COLUMBIA – Missouri sophomore wide receiver Jeremy Maclin had an unusual experience Monday at the Tigers’ weekly media day. Almost nobody was looking to speak to him. Maclin knew exactly why.
“This is the biggest game of a lot of these guys’ careers coming up,” Maclin said. “They deserve every bit of" the attention.
“These guys” are the Tigers’ 22 seniors who will play their final home game Saturday at Memorial Stadium against Kansas State, ending the run in Columbia of the best class in Missouri’s history record-wise.
In the last four years, Missouri has posted a record of 34-14 overall, accounting for slightly more than 60 percent of coach Gary Pinkel’s victory total. The senior class will also join that of 1981 as the only ones to play in a bowl game every season.
“It’s something that we take great pride in,” linebacker Brock Christopher said. “We’re trying to get this program going in the right direction, and we have it in a great direction.”
By Pinkel's own admission, Senior Day is never easy. This year’s Senior Day might be the hardest he’s ever had.
“This is going to be an emotional day for me,” Pinkel said. “They had other choices. When these guys came here, these facilities weren’t built. They believed in what we were doing. What they’ve done for us and our program, I don’t think you can put into words.”
Maybe not, but one statistic displays the difference between where this program used to be and where it is now.
The year before this senior class arrived, Missouri suffered three home conference losses. In the four years since, the Tigers have had just three home conference losses combined. The Tigers’ Big 12 North rivals are a combined 0-8 in Columbia in the seniors’ careers.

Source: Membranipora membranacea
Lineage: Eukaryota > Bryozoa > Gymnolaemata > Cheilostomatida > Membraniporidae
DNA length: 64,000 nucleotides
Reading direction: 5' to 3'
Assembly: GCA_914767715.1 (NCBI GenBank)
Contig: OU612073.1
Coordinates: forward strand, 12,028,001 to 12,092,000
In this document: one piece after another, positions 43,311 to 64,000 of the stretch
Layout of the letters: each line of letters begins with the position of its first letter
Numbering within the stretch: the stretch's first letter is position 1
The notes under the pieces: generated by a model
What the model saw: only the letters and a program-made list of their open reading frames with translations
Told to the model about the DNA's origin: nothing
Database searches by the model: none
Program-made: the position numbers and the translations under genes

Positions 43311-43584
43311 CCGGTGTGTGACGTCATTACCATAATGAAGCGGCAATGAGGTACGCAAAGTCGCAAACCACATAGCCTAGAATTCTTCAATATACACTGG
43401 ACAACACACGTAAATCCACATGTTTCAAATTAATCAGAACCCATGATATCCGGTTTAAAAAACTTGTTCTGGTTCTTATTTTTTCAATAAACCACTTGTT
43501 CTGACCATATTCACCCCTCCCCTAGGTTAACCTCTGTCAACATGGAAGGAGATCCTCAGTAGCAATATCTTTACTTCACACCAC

“To be honest, I don’t know if we really know how much we’ve done,” backup quarterback Chase Patton said. “When you’re in the midst of it, you’re just in the middle of it. It’s just been a mindset thing that’s shifted in this program. It’s been really enjoyable.”
That only makes watching their exit tougher for the players who will return in 2009.
“It kind of stinks — you see guys that you’ve been grinding with for three years, and you’ve got to see them leave,” junior linebacker Sean Weatherspoon. “Brock Christopher has been helping me since I’ve been here, and he’s going to be gone. It’s tough.”
But as emotional as Saturday might be for Pinkel and the non-seniors, it will be unquestionably more so for players playing their final home game.
“A lot of things will be running through your head, good memories and bad memories,” defensive tackle Ziggy Hood said. “Hopefully, you’re overshadowed by good memories. It’s just a pleasure and honor to play in this stadium and walk the field with these guys. These last four years have been totally good to me.”
Those seniors and many others also will have something else on their minds. Saturday’s game would have been Aaron O’Neal’s final home game as well had the linebacker not died during a workout in 2005.
Pinkel said that as far as he knows, O’Neal’s family will be in attendance on Saturday.
“That’s going to be important,” Pinkel said. “We’re going to honor him, and that’s also very important.”
For the seniors, who have paid tribute to O’Neal throughout their careers, it just adds to the meaning of this game.
“It’ll be real emotional, just from the standpoint that it’s going to be our last game on the field,” Christopher said. “Knowing that he would have been out there with us, it’s going to be something special. I’m not sure who’s wearing his jersey this week, but whoever it is, it’ll be real emotional for all of us.”